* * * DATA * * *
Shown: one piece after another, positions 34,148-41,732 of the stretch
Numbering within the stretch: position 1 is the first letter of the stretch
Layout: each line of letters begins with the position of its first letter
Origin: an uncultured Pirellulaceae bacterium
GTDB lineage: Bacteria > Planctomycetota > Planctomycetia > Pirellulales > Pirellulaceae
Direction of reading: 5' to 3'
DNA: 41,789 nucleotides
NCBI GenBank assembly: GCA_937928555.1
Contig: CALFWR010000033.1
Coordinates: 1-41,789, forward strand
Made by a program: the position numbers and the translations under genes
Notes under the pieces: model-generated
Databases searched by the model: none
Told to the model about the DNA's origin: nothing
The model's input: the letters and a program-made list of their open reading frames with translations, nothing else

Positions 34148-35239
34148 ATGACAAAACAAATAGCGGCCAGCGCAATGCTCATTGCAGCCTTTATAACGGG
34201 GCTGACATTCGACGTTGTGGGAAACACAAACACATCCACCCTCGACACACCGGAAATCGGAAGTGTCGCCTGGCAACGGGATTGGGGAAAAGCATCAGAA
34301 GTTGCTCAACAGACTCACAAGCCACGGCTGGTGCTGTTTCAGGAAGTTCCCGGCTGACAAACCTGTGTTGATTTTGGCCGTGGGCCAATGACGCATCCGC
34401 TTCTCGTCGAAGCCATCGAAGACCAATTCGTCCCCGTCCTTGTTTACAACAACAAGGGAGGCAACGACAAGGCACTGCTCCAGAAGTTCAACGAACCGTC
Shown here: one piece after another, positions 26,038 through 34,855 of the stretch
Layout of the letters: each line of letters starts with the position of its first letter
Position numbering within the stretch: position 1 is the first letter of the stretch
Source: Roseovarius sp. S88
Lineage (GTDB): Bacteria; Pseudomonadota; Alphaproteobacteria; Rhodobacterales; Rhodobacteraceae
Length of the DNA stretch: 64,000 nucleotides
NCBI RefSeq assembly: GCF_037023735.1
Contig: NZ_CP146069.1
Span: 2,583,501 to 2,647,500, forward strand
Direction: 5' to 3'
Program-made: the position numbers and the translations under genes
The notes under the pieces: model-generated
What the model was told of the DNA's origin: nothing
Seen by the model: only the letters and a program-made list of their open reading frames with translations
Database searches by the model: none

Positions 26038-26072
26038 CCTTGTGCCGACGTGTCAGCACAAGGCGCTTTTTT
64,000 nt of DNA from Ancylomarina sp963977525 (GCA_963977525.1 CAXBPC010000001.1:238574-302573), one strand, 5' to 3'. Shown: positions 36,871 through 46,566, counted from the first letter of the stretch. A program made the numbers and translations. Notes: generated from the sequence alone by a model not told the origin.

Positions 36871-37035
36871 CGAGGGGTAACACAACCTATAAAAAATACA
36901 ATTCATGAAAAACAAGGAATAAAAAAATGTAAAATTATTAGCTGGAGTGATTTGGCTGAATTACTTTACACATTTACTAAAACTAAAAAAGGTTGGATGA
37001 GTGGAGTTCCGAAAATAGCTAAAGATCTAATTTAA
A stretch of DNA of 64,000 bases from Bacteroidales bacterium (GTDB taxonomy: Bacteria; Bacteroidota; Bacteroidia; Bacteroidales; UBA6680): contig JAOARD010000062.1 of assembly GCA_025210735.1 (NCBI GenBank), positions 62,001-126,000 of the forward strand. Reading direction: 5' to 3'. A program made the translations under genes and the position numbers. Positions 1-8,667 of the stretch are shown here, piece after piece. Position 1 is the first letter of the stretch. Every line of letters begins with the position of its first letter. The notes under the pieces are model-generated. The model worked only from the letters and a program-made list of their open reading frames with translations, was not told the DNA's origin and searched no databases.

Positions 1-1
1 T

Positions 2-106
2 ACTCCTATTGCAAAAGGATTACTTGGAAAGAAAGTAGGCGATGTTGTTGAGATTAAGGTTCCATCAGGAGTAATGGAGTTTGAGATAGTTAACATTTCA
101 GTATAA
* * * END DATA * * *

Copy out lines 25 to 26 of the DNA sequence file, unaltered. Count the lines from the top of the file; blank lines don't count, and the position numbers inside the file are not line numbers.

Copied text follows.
Lineage (GTDB): Bacteria; Pseudomonadota; Alphaproteobacteria; Rhodobacterales; Rhodobacteraceae
Length of the DNA stretch: 64,000 nucleotides